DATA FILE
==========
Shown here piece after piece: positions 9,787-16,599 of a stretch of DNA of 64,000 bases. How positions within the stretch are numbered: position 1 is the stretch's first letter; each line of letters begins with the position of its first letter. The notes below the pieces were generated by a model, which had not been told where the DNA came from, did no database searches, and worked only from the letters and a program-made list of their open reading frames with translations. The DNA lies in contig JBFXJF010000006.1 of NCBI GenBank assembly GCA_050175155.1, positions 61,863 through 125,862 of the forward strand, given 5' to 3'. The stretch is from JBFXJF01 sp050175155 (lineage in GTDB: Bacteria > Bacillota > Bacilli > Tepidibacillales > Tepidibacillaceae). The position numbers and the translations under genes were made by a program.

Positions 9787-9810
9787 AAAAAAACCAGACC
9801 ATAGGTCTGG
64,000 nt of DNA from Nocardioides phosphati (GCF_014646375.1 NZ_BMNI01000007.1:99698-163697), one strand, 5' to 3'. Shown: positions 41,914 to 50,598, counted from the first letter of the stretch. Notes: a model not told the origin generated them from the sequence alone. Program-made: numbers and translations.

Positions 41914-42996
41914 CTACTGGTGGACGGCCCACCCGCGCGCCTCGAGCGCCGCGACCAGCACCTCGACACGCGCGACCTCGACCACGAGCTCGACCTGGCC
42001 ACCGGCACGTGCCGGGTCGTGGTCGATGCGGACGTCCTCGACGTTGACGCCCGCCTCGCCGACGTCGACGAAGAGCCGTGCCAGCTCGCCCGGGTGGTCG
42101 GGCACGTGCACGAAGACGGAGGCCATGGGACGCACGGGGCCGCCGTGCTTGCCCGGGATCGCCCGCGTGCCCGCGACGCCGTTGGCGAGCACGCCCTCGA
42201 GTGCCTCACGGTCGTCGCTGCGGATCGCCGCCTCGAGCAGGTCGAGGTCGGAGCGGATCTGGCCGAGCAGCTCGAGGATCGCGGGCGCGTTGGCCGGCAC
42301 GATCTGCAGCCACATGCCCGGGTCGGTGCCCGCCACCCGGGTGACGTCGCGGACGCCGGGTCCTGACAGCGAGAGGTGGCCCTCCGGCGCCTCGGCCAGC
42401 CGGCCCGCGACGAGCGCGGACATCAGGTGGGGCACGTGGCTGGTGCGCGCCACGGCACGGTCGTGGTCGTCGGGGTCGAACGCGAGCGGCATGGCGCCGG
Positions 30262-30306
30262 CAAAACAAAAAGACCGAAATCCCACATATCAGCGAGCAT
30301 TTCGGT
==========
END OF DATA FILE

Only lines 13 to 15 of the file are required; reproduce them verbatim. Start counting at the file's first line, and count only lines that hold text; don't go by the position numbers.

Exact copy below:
Positions 30262-30306
30262 CAAAACAAAAAGACCGAAATCCCACATATCAGCGAGCAT
30301 TTCGGT